So we went. I kept going, the rain-spattered scripture pamphlet in one hand, and a yellow race car and snack cup full of goldfish--compliments of Silas--in the other hand.

Despite the rain, it was a beautiful day and a beautiful walk.
There was a stream.
There were trees.
There were rocks.
There were big splashes.
There was dirt.
And sticks.
And sword fighting....all while I struggled to read them Bible verses about how Jesus prayed in the garden, was kissed and betrayed, then beaten and mocked, taken to the cross.

"Listen." I urged. "Let's listen!"


It started to rain a bit harder. The boys found a big rock and threw it in a mud puddle. SPLESCH! It made a great noise.

This is hopeless. They aren't hearing anything I'm saying.

Silas kept falling down. Eli was slobbering all over the wrap because he wanted to nurse.

The boys kept running. "Woo hoo! This is the best day EVER!"

I was struggling to keep up. Why did I wear skinny jeans and nude flats for a walk in the woods? What is wrong with me?!

It was really raining now. Silas was crying because he fell down...again.

"Ok, boys. Ok. Alright...here. Last stop! 'And they...um..they laid him in a tomb.' That's like a cave where they put people when they die. A man named Joseph gave the tomb to Jesus...ok...and we're off again!"

We made it back to the car. The pastor asked, "How was it?"

I laughed a little bit. "Well, it was a little--DON'T GET MUD ON THE SEATS--it was a little crazy. I am not sure how much they heard. But they seemed to enjoy it."

He smiled. "Well, you're planting seeds."

And I smiled back and nodded. And then I dashed to put all those little boys in the car because it was REALLY raining by this time.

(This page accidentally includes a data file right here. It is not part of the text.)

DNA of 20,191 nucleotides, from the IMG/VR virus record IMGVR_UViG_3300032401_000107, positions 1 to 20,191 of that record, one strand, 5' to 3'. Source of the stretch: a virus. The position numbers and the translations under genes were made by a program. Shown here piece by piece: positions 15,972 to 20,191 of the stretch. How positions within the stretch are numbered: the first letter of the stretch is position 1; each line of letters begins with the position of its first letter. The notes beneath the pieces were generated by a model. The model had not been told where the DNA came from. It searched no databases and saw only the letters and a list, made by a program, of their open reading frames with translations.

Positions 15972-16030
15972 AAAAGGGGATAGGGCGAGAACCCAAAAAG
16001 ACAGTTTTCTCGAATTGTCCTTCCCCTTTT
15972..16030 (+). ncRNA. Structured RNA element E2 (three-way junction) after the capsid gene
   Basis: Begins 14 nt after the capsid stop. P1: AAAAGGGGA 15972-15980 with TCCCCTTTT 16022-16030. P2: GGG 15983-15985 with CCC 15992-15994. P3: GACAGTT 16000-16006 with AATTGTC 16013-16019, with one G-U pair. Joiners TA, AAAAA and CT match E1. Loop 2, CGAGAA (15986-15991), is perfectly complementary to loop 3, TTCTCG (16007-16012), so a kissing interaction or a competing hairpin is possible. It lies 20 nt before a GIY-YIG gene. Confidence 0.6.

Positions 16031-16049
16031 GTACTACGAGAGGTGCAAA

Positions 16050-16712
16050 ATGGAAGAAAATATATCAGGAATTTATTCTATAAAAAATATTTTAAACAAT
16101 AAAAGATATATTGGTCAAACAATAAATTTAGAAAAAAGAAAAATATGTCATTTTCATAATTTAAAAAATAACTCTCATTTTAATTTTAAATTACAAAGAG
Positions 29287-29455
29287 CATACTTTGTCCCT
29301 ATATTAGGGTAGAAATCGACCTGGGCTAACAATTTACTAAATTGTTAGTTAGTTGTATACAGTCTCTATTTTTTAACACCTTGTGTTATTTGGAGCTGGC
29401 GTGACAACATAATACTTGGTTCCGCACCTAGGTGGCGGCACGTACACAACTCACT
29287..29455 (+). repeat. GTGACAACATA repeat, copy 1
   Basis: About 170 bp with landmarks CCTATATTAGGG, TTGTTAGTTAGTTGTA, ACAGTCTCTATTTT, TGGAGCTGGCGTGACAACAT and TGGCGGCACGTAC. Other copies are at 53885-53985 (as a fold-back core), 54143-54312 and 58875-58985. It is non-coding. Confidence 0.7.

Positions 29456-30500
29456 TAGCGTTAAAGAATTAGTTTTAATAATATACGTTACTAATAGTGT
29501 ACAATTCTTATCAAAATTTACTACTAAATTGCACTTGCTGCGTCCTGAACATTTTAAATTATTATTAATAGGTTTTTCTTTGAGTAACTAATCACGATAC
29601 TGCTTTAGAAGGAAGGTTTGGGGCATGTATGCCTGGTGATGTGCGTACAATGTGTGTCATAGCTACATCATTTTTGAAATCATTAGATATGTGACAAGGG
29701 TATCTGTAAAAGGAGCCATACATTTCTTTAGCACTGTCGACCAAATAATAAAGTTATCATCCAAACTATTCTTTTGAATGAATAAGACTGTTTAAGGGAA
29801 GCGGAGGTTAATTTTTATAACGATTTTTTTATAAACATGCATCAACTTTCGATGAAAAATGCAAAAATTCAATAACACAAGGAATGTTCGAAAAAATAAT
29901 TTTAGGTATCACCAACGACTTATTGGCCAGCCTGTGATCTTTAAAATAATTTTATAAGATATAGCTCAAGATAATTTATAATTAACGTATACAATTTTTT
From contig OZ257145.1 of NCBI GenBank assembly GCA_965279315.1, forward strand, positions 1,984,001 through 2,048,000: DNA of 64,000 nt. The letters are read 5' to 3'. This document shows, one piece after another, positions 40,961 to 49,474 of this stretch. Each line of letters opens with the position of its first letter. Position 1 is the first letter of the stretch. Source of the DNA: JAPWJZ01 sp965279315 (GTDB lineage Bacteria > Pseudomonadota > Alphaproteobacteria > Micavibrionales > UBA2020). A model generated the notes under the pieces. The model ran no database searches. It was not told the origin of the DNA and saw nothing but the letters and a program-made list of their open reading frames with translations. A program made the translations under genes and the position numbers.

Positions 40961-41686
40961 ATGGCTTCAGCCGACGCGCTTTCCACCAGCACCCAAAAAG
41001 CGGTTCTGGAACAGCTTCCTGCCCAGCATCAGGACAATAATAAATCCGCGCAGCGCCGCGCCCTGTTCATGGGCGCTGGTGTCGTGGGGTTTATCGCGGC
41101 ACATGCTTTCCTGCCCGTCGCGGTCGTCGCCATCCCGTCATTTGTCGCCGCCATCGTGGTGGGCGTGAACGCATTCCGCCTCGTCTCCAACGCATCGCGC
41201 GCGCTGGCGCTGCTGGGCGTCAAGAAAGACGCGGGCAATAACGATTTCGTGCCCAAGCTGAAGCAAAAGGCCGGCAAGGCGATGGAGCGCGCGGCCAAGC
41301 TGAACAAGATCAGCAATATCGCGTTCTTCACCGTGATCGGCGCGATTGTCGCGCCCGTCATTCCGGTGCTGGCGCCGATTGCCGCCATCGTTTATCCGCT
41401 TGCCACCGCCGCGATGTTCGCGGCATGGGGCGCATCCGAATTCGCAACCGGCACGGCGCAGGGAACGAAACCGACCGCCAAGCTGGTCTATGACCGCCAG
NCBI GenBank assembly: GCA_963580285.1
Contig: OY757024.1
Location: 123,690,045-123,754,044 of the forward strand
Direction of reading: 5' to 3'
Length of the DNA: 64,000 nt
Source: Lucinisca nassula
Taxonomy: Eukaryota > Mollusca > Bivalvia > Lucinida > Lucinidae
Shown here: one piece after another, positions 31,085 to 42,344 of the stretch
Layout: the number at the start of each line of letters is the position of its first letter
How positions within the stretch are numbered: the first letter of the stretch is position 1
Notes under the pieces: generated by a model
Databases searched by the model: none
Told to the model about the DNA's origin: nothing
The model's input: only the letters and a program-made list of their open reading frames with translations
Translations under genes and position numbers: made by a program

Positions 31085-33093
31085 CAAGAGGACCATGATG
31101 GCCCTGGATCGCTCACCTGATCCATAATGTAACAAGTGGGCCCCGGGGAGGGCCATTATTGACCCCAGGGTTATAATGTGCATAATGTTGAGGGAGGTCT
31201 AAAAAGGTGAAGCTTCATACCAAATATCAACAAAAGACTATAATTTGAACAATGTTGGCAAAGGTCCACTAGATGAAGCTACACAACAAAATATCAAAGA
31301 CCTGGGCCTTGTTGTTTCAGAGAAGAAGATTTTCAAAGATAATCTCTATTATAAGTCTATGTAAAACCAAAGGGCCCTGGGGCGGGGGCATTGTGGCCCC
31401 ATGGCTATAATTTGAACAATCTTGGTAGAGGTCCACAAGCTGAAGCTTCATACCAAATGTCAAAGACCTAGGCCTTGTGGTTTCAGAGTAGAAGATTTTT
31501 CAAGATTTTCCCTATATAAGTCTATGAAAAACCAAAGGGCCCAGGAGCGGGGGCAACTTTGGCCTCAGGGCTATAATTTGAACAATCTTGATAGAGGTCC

Planting seeds. There must be a reason Jesus used that metaphor in his parables. Planting is dirty work, and pretty boring. There's a lot of waiting, and hoping, and wondering if anything is going to come up.

There is nothing super-spiritual about the act of planting a seed.  Just poke a hole, push the seed in, cover it up, brush the dirt off on your skinny jeans, and hope for the best.

I turned on the windshield wipers and backed out of the drive way. I glanced at the clock: we walked for almost an hour.

"That was awesome, Mom!"
"Yeah. This is my favorite day."

I decided to gamble a question: "Do you guys remember anything we talked about while we walked?"

"Uh...about how Jesus died on the cross?"
"Yes! That's right! Anything else?"
"Yeah, he healed that guy's ear that got cut off with the sword! Right?"
"Yes! Right!"
"And he wore a crown of sticks on his head."
"Thorns...!"
"Yeah, thorns. And then he went in the cave. And then he rose from the dead!"
"Anything else?"
"Uh...no. That's all."

I smiled. That's all.

It wasn't some big spiritual breakthrough or deep conversations or special prayers or warm fuzzies. There was dirt and rocks, sticks and slow-down, crying and falling, yellow cars and goldfish, shushing and slobbering, poop-scares and rain. There was so much...Human.

And that's what He came for.

That's all.

Planting seeds...it's enough.